Her father earned his law degree from Washington & Lee and argued cases before the U.S. Supreme Court, though today he is best remembered for his political contributions.
Elected to Congress, he served as a London-based diplomat and Solicitor General under President Woodrow Wilson and then ran for the White House in 1924. He lost to incumbent Republican Calvin Coolidge, but remains the only West Virginian ever to top a major party ticket.
It was on June 20, 1899, the 36th anniversary of the founding of West Virginia, that Davis’ parents wed after a long courtship. A shy man, John W. Davis was left devastated the following summer when Julia Leavell McDonald died of a bacterial infection three weeks after their daughter’s birth.
With her mother’s passing, the baby they’d originally named Anna for her paternal grandmother instead became her late mother’s namesake.
In his grief, John Davis focused on his career, leaving his daughter to be raised by his parents in Clarksburg during the school year. She spent summers with her maternal relatives in Charles Town.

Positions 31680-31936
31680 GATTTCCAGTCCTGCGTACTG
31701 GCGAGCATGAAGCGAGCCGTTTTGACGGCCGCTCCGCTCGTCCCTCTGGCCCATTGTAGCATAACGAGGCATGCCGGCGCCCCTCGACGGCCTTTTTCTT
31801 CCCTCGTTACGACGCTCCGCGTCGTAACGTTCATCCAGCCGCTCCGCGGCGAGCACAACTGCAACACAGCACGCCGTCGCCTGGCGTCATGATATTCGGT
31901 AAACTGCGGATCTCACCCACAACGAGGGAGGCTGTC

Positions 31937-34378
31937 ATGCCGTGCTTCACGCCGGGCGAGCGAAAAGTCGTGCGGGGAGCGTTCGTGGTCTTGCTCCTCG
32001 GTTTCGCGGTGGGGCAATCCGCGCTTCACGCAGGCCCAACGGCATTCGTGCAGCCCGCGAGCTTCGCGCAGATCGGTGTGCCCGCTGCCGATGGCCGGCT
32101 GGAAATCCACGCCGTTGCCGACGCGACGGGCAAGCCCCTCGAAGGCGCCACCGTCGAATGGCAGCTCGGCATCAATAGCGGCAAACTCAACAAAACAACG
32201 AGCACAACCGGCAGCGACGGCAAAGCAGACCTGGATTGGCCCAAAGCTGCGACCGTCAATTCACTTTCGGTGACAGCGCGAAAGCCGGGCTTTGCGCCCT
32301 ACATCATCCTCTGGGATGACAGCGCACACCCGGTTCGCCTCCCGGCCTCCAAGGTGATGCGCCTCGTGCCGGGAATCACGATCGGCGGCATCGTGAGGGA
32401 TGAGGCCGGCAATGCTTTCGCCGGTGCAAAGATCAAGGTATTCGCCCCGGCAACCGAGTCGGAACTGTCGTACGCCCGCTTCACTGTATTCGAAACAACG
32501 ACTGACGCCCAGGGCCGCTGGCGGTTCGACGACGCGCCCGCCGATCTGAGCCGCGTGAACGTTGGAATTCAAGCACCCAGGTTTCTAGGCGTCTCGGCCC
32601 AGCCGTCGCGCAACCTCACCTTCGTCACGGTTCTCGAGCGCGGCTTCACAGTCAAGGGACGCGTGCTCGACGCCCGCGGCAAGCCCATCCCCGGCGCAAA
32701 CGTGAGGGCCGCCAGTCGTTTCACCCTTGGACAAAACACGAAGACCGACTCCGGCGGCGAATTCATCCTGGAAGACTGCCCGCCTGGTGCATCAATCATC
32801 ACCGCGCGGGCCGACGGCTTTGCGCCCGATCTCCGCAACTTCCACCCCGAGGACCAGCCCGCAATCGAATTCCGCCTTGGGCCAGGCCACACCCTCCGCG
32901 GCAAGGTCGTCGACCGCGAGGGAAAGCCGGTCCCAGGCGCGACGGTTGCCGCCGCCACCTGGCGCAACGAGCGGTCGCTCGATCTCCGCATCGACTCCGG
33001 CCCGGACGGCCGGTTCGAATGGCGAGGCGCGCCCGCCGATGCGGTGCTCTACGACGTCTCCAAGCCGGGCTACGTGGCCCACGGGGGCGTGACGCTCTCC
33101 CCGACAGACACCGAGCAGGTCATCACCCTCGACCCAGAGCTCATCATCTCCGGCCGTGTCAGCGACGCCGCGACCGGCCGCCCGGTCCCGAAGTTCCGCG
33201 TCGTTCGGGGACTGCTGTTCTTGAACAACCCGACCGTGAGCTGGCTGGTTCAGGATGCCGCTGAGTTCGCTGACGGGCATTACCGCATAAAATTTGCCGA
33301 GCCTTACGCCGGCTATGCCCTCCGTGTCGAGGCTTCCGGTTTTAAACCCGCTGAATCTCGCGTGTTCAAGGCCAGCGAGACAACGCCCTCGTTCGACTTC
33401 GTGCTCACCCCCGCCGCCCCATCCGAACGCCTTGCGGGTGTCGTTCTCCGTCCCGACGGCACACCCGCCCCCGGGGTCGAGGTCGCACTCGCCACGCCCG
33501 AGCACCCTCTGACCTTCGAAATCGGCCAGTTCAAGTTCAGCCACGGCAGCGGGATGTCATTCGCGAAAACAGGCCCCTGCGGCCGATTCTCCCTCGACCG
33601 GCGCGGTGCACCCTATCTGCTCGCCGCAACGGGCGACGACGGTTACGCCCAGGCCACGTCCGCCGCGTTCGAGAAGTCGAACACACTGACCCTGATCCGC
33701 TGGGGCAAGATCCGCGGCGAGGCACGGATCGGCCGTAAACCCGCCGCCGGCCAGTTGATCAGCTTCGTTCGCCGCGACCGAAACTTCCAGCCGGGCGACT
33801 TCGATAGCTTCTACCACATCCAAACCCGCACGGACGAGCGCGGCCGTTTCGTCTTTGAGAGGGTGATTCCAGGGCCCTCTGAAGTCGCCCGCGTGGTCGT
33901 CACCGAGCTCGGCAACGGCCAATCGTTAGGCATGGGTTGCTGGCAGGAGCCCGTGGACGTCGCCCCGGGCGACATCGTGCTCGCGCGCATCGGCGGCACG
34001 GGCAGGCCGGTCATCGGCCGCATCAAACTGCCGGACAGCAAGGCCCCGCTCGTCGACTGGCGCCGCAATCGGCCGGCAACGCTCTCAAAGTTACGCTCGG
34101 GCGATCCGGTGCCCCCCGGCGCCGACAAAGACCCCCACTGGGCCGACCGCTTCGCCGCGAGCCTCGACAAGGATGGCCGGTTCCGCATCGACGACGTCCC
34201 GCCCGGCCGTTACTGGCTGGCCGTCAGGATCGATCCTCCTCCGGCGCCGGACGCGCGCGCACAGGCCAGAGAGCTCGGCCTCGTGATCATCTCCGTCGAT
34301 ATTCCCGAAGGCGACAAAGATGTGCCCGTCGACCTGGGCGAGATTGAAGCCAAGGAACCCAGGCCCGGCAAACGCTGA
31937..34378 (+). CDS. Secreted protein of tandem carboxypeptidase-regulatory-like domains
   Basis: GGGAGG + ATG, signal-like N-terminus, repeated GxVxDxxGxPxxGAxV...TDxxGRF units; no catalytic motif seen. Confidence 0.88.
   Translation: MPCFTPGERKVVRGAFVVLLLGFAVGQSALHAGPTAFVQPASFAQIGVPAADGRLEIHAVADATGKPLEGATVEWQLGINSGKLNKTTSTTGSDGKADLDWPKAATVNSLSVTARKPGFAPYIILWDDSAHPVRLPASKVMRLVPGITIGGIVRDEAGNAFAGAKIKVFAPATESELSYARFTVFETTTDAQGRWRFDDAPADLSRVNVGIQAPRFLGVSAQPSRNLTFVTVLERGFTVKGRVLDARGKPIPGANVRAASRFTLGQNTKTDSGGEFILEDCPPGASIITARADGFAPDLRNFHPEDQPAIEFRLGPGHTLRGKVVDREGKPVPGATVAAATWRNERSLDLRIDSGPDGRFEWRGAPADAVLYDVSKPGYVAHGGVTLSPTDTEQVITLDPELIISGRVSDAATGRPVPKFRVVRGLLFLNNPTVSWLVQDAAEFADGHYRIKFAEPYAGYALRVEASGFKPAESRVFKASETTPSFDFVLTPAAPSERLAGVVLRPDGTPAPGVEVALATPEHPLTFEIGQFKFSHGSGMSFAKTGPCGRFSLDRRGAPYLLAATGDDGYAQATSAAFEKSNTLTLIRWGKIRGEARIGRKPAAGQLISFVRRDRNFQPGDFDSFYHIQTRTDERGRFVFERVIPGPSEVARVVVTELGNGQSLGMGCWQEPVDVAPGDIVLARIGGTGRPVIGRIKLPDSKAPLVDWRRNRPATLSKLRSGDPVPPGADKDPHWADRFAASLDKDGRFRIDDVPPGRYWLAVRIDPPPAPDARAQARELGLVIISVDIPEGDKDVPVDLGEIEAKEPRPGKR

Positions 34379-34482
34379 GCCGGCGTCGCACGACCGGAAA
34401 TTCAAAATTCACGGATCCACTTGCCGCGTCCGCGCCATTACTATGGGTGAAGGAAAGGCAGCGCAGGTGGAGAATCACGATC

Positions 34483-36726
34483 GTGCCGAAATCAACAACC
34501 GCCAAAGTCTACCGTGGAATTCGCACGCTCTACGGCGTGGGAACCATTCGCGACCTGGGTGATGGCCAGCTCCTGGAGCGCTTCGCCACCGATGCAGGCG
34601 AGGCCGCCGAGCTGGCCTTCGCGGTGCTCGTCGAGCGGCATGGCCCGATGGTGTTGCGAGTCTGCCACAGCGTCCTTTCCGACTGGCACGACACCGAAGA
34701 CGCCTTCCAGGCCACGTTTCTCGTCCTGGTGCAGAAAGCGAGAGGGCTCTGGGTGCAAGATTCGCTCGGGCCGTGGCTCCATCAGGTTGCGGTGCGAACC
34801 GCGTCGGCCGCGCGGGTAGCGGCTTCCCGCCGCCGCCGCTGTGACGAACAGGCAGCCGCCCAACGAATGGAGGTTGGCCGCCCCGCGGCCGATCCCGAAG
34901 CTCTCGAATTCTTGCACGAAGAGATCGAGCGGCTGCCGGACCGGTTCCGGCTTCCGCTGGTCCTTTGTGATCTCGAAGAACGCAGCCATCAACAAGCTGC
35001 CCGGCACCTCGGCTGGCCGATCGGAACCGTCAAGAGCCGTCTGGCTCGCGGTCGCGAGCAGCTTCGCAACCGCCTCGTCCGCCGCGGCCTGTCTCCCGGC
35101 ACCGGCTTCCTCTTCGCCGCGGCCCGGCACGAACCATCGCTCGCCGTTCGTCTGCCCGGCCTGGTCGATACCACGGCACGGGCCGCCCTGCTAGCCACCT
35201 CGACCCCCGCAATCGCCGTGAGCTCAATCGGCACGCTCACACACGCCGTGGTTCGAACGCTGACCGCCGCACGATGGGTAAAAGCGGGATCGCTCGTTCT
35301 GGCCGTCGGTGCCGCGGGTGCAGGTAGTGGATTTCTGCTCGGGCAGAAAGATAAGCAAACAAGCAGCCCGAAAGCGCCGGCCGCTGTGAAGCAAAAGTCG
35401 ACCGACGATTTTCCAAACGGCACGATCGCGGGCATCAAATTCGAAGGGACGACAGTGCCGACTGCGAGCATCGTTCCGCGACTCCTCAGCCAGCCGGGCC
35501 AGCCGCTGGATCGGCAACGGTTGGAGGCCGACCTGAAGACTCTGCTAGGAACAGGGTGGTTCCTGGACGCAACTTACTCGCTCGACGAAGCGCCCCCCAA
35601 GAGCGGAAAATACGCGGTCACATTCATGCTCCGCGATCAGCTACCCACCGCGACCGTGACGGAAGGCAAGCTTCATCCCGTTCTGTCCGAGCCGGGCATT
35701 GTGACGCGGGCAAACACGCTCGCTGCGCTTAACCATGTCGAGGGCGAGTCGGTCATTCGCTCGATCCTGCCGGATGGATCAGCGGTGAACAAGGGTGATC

Time in the Panhandle gave Davis all manner of literary fodder.
In 1931, she penned a children’s biography of Stonewall Jackson, who was born in her hometown but who is famous for the Civil War exploits he led in Martinsburg, Harpers Ferry and other parts of the Shenandoah Valley.
Davis, whose maternal grandfather served as an officer under Confederate Gen. J.E.B. Stuart, set her novel, “Remember and Forget,” at the McDonald farm. She called on family letters and memoirs to tell the story of a family split between loyalty to their country and to the state they loved.
In 1938, following her divorce from her first husband William Adams, Davis wrote “No Other White Men” about the expedition of Meriwether Lewis and William Clark. (The Panhandle tie: In preparing for the trip west in early 1803, Lewis had come to Harpers Ferry to get arms, tools and a collapsible iron boat frame for the exploring party.)
Still living in New York, Davis married a second time to Paul West, an assistant to famed magazine editor Henry Luce. Though still writing, Davis also took up a second career, working to find homes for orphaned children.
She left that job and New York when West headed off to fight in World War II.
Transplanted to the Davis home in Clarksburg, she spent years researching and writing the 1944 book, “The Shenandoah” after Stephen Vincent Benet asked her to contribute to The Rivers of America Series.